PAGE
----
On January’s Poems

Response to the Governor-elect: some of us don't think it's boring.

Back from vacation!

The only boy in third period, when faced with Baron Wormser’s poem early in the month, demanded more snow poems.  One of the girls informed him that “those were for last month.”  He said he didn’t care; he liked snowmobiling.  Such is the logic of the 17-year-old mind some days.

The reason behind the choosing of Baron Wormser’s “Carthage and Airplanes” was–I admit this freely–a bit snarky on my part.  Since Maine’s new governor, Paul LePage, so denigrated poetry and dispensed with the traditional reading by the state’s Poet Laureate, Betsy Sholl, I wanted something vaguely political, vaguely satirical.  Anything in Carthage would have done, but the opening poem is one of my favorites.  I can’t wait to see (she wrote ironically) what sort of denigration LePage will throw out for National Poetry Month–but I’m fairly certain he won’t be opening the Blaine House up for the Maine Arts Commission’s annual Poets’ Tea.


January 4, Tuesday:  “Rain in January” by Jane Kenyon.  She’s my go-go-girl.  Need a poem?  Jane’s got one.


January 5, Wednesday:  “Carthage and Airplanes” by Baron Wormser, because today is Inauguration Day, and Governor-elect LePage opted not to have an inaugural poem by the State Poet Laureate, because he wanted something less boring.  So:  snarky political poem–take that!

January 6, Thursday:  “Thoughts of a Solitary Farmhouse” by Franz Wright.

January 7, Friday:  “The Knot in the Clapboard” by Jenny Doughty

January 10, Monday: “Night Sledding” by Dawn Potter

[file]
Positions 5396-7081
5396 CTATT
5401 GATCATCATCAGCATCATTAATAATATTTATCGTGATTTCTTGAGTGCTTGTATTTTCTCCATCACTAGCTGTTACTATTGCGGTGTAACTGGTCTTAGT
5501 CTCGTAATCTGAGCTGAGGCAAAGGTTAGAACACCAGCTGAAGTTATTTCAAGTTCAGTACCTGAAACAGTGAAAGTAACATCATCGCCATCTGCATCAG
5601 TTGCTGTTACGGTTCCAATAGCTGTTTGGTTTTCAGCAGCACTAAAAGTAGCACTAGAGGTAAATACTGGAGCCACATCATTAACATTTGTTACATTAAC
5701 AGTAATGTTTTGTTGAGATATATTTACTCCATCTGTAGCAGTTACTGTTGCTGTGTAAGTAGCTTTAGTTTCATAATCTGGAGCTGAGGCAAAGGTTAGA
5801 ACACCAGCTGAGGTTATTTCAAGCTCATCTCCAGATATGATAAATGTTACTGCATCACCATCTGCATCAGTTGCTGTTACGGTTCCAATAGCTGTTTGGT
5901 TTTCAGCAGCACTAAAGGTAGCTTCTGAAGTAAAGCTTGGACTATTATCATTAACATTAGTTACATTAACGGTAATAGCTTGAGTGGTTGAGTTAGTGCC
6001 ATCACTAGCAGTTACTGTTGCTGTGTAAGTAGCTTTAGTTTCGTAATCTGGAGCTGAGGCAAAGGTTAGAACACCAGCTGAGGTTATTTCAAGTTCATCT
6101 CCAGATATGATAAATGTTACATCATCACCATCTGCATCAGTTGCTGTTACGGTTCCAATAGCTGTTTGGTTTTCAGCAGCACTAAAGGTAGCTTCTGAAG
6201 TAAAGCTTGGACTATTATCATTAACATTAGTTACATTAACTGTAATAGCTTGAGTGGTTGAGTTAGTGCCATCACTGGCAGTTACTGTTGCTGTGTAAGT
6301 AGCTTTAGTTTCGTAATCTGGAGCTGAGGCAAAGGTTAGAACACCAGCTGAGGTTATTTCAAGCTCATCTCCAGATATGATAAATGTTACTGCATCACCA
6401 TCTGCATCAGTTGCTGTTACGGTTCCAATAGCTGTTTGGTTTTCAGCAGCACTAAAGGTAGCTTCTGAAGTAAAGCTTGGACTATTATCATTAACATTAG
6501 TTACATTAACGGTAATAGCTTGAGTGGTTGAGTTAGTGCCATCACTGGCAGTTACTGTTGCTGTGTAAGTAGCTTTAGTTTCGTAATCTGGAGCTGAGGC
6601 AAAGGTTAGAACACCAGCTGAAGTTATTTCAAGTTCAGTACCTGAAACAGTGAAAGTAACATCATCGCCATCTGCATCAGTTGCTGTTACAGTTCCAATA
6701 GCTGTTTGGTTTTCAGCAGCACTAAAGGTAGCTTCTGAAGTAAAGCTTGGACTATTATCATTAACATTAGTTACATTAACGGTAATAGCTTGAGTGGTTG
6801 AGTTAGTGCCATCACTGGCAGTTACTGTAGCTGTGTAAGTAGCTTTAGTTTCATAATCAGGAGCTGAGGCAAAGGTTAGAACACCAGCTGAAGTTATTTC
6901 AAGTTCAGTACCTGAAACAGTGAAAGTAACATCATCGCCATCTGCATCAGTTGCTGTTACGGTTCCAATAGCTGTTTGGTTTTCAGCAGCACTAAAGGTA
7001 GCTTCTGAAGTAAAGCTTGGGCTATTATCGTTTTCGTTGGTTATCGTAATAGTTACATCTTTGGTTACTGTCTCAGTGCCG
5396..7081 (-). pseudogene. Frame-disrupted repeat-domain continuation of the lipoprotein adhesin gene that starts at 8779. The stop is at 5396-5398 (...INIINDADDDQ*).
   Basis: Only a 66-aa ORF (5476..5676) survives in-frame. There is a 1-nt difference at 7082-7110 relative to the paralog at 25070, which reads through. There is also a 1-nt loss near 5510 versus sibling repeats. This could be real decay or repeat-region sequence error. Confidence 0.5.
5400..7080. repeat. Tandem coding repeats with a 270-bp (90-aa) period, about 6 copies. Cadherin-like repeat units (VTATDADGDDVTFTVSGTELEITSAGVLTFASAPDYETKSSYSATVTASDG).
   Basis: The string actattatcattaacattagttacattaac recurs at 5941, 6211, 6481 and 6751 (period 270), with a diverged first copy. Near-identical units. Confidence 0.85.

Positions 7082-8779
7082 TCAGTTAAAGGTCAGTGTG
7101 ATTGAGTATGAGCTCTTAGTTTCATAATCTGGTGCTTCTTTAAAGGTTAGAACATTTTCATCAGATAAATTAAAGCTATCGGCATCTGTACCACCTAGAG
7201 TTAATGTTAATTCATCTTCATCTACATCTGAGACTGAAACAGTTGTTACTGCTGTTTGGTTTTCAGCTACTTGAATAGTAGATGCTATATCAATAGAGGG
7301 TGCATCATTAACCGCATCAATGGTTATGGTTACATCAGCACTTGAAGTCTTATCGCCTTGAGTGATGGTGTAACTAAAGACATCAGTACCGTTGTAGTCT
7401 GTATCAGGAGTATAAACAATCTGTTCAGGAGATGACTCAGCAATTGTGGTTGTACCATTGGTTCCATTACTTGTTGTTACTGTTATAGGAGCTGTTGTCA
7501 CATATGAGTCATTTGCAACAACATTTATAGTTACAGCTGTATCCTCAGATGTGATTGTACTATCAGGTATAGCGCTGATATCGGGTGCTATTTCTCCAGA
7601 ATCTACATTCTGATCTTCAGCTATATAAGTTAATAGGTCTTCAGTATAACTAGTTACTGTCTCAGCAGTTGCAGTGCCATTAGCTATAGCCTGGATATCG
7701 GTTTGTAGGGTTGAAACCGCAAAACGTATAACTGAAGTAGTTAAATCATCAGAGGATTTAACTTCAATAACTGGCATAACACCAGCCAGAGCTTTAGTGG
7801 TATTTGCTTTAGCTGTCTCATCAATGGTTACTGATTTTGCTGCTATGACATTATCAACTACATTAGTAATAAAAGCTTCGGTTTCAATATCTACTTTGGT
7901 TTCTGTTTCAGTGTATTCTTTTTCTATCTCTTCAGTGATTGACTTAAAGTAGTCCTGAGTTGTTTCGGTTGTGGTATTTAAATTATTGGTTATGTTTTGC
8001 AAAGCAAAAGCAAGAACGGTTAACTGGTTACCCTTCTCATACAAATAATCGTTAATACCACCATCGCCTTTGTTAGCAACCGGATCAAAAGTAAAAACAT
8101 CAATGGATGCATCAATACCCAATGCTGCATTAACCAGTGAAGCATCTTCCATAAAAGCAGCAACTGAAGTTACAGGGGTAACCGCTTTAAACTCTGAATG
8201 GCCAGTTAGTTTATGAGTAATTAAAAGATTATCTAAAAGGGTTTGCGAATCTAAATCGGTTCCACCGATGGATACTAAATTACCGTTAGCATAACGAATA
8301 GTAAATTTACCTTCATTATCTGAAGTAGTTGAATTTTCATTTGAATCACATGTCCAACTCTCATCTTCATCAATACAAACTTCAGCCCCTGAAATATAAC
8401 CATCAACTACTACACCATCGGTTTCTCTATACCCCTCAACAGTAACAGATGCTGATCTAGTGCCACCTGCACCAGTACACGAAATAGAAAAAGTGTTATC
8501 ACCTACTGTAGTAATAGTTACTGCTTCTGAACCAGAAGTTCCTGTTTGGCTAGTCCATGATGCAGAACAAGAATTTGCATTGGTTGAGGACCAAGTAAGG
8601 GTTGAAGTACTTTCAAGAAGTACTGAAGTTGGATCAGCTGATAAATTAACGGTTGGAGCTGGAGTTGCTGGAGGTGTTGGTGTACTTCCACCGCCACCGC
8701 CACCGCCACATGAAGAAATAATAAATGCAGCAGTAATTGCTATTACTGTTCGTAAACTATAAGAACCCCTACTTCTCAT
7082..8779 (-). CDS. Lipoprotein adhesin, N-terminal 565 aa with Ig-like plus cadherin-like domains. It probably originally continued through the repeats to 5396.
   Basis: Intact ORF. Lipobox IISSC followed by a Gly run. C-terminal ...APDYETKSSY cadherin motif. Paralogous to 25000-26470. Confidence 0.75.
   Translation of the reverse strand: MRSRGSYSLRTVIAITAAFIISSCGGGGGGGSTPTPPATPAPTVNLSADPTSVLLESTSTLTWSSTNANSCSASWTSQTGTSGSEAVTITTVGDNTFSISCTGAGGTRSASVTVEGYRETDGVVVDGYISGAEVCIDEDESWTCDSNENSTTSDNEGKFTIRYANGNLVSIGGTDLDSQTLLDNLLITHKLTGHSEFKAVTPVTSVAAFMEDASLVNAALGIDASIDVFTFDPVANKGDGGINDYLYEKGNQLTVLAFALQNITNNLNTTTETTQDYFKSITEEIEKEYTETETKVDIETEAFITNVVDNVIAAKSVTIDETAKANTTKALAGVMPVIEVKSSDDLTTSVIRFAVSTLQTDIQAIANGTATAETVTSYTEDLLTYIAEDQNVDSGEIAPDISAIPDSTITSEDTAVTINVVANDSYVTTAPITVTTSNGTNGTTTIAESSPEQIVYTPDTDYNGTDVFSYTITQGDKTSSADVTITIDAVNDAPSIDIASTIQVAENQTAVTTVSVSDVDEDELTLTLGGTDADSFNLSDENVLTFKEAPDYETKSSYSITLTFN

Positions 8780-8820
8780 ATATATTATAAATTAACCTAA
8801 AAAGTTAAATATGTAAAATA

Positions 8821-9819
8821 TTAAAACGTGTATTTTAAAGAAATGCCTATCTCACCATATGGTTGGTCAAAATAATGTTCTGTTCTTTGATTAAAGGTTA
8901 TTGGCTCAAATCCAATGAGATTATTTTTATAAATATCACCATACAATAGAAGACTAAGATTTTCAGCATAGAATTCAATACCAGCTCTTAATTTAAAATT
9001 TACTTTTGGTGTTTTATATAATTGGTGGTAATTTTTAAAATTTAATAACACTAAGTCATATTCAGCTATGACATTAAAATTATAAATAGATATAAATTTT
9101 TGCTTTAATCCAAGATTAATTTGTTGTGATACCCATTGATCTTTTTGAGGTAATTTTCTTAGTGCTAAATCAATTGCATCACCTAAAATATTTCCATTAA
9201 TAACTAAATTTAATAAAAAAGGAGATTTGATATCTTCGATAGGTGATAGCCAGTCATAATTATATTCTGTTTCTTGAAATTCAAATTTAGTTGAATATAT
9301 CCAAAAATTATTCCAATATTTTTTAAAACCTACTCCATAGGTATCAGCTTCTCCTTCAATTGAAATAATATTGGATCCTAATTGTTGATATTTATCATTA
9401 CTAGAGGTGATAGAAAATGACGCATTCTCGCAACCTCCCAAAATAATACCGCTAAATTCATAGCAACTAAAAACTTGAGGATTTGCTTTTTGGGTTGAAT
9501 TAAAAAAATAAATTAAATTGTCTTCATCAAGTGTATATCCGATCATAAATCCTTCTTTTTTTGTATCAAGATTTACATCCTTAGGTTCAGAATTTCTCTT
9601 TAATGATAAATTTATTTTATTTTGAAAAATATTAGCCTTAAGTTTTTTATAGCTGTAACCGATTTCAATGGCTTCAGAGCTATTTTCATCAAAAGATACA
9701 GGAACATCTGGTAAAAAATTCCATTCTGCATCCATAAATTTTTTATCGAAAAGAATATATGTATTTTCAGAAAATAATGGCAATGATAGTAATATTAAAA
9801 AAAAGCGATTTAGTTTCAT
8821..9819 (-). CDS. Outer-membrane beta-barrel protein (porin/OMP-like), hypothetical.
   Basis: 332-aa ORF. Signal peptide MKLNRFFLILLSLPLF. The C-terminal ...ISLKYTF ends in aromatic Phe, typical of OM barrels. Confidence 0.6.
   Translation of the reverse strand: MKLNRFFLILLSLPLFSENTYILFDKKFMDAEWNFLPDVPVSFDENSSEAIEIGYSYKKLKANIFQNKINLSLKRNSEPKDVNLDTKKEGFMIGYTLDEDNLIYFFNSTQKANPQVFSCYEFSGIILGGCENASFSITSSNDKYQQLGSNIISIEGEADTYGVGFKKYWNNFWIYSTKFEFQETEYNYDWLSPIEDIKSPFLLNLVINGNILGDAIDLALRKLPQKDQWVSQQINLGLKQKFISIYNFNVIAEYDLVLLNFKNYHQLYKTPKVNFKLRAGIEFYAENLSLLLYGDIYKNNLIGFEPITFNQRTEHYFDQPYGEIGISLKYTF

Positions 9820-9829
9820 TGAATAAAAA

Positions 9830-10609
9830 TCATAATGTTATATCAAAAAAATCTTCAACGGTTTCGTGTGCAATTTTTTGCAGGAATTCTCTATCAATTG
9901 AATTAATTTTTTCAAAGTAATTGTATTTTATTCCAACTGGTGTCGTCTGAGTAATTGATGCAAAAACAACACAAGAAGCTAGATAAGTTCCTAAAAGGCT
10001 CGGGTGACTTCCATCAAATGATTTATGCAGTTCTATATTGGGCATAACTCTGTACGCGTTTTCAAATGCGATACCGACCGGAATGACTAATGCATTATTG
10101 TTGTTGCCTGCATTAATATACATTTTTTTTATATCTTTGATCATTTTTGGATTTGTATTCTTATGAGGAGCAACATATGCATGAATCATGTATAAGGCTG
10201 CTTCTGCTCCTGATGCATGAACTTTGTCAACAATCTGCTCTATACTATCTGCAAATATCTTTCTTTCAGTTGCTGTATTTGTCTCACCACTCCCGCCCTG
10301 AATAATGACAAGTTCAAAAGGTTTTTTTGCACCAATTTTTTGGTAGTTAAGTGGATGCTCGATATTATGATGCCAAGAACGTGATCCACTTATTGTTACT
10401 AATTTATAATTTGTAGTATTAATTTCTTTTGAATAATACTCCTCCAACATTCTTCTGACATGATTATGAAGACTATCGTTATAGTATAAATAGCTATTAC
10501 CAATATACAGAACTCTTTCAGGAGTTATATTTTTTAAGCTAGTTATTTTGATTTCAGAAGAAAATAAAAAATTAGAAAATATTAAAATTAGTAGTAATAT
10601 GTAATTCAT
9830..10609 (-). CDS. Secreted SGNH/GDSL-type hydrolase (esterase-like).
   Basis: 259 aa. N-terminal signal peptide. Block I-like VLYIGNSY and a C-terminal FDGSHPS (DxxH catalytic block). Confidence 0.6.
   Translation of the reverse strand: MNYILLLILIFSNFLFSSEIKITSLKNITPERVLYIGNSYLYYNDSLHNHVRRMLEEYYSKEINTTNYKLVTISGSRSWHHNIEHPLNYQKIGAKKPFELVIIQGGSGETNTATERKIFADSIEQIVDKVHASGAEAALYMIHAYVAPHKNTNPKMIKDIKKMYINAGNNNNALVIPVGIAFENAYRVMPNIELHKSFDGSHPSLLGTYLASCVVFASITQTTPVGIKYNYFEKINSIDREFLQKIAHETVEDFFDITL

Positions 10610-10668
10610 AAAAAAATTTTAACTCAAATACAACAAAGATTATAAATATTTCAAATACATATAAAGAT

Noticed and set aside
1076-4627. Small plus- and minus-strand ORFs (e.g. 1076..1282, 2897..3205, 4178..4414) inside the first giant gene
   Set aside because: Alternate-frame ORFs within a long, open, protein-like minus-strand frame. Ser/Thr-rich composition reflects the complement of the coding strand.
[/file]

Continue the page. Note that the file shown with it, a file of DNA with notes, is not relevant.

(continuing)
January 11, Tuesday: “Zero Holding” by Robyn Sarah (because the boy from 3rd period is still desperately requesting snow poems, so he can snowmobile, and this one appeared on the Writers’ Almanac this morning)

January 12, Wednesday: Well, it worked.  Snow day!

January 13, Thursday: “City Scene in Snow” by Jonathan Greene

January 14, Friday: “Poem” by Christian Barter

January 18,  Tuesday:  “‘Hope’ is the thing with feathers” by Emily Dickinson, because I’m feeling very hopeful today; and surprise!  A boy in first period said, “I’ve heard of her.  I think she’s the only one you’ve read I’ve heard of.”  Well, that’s something.

January 19-21:  Midterm exams.  One of the kids asked whether any of the poems would be on the test.  No.  Assessment’s not the point of our reading these every day–I’m just doing it for the language experience and exposure, and assessment be damned (I’ve been around here long enough not to fear the administrative thunderbolt for that one.  Ha.  Assessment gods, come and get me).

January 24, Monday:  Oops!  Midterm make-ups, thanks to Friday’s snow day (we’re having quite a few of those suddenly).

January 25, Tuesday:  “A Red, Red Rose” by Robert Burns, because it’s Burns Night!

January 26, Wednesday: “To a Louse” by Robert Burns, because it’s ironically amusing, and chiefly in the Scots dialect.

January 27, Thursday: “A Simile for her Smile” by Richard Wilbur

January 28, Friday:   I was out sick today…and forgot to send in a poem with the sub plans.  I’m so ashamed.

January 31, Monday:  “Blizzard” by Bill Holm


For February, I was thinking I’d have all love poems.  Not necessarily love poems about people, but poems about anything the poet loves.  If anyone has suggestions, let me know!

1 Comment

  1. Jenny Doughty

    Oh you read one of mine! I am honoured. Or honored. You spell it your way and I’ll spell it mine, and wiggly red line be damned.


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